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Mike Trusson

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Mike Trusson
Personal information
Full name Michael Sydney Trusson[1]
Date of birth (1959-05-26) 26 May 1959 (age 65)[1]
Place of birth Northolt, England[1]
Height 5 ft 10 in (1.78 m)[2]
Position(s) Midfielder[1]
Senior career*
Years Team Apps (Gls)
1976–1980 Plymouth Argyle 73 (15)
1980–1983 Sheffield United 126 (31)
1983–1987 Rotherham United 124 (19)
1987–1989 Brighton & Hove Albion 37 (2)
1989–1991 Gillingham 74 (7)
1991–1992 Sing Tao
1992 AFC Bournemouth 0 (0)
1994–1996 STAMCO
*Club domestic league appearances and goals

Michael Sydney Trusson (born 26 May 1959) is an English former professional footballer. He made over 400 appearances in a fifteen-year professional career, and later worked in sports marketing and as a scout.

Football career[edit]

Born in Northolt London, Trusson had trials with Chelsea as a schoolboy but was not signed by the club.[3] After relocating to Somerset, he was spotted playing local amateur football by Plymouth Argyle, then of the Football League Second Division, and began his professional career for the club in the 1976–77 season.[3] In his first season with the club, Argyle were relegated to the Third Division,[4] but he remained with the club until 1980, making over 80 appearances in total. In 1980, he was transferred to another Third Division club, Sheffield United,[3] but again saw his team relegated in his first season, as the "Blades" dropped into the Fourth Division.[5] In the 1981–82 season Trusson missed only two of United's 46 league games and scored 11 goals to help the club gain promotion back to the Third Division at the first attempt. He was also the Sheffield United player of the year in seasons 1981–82 and 1982–83. In December 1983 he joined near-neighbours Rotherham United, where he spent four years and made nearly 150 appearances. In 1987, he moved to yet another Third Division club, Brighton & Hove Albion, and once again helped the team gain promotion. In 1989, he stepped down to the Fourth Division to join Gillingham, and rounded off his league career with three injury-blighted seasons at the Kent-based club before moving to Hong Kong to play for Sing Tao.[3] On his return to England he signed for AFC Bournemouth, where former Gillingham teammate Tony Pulis was manager, but never played a match for the club. He did, however, spend two years serving as the club's youth team coach, and later had a brief spell as first team coach.[3] After leaving Dean Court, he finished his football career playing non-league football in Sussex firstly as a player for Stamco in the Sussex League and then as player coach as Stamco got promoted through the English football league system to the Southern League.[6]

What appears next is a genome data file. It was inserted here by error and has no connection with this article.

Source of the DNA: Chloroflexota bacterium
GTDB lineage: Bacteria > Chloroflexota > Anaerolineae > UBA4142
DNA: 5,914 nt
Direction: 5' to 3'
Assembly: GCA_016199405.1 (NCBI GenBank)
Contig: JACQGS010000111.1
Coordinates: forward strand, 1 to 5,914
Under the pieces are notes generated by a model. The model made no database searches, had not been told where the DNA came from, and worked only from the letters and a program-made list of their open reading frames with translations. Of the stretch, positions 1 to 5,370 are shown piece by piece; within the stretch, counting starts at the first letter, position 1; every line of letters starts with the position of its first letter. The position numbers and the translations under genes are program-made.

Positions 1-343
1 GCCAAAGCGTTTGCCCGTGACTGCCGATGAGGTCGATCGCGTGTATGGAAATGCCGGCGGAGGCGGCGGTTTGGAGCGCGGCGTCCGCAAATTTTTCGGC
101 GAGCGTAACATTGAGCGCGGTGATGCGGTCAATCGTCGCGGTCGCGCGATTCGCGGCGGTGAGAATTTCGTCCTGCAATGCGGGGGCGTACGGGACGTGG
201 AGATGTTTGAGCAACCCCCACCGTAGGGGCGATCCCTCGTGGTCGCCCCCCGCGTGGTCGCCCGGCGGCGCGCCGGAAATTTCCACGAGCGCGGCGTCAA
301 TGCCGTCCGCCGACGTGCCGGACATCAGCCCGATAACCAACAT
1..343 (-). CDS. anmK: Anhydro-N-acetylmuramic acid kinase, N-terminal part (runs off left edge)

Post-football career[edit]

After retiring as a player, Trusson worked as marketing manager for Football Football, a football-themed restaurant in London.[7] He also worked for the Professional Footballers' Association in a marketing role,[3] and was described as a prominent figure in the marketing of the sport.[8] He also worked as sponsorship manager for the World Snooker Association. In 2000, he was appointed as chief scout for Premier League club Portsmouth.[9]

On 20 November 2020, he was appointed the assistant manager at Sheffield Wednesday to assist new manager Tony Pulis.[10] His spell would last just over a month, he left the club when Pulis was dismissed on 28 December 2020.[11]


  1. ^ a b c d "Mike Trusson". Barry Hugman's Footballers. Retrieved 1 May 2020.
  2. ^ Dunk, Peter (20 August 1987). Rothmans Football Yearbook 1987–88. Queen Anne Press. p. 314. ISBN 978-0-3561435-4-5. Retrieved 1 May 2020.
  3. ^ a b c d e f Triggs, Roger (2001). The Men Who Made Gillingham Football Club. Tempus Publishing Ltd. p. 321. ISBN 0-7524-2243-X.
  4. ^ "Plymouth Argyle". The Football Club History Database. Retrieved 2 December 2008.
  5. ^ "Sheffield United". The Football Club History Database. Retrieved 2 December 2008.
  6. ^ Metcalf, Rupert (13 January 1996). "Stamco ready to ride the hard road". The Independent. Archived from the original on 14 May 2022. Retrieved 24 October 2010.
  7. ^ Bailey, Eleanor (1 September 1996). "Fame 'n' fries – that's eatertainment". The Independent. Archived from the original on 14 May 2022. Retrieved 24 October 2010.
  8. ^ "Rowe has a shoulder to cry on". The Argus. 9 December 1999. Archived from the original on 7 July 2012. Retrieved 2 December 2008.
  9. ^ "Pompey boss rings Fratton Park changes". Southern Daily Echo. Newsquest Media Group. 14 March 2000. Archived from the original on 1 May 2020. Retrieved 2 December 2008.
  10. ^ "Mike Trusson joins Owls coaching team". Sheffield Wednesday F.C. 20 November 2020. Retrieved 20 November 2020.
  11. ^ Charlesworth, Ricky (30 December 2020). "Neil Thompson keen to make the most of "exciting" spell in charge of Sheffield Wednesday". Examiner Live. Retrieved 3 January 2021.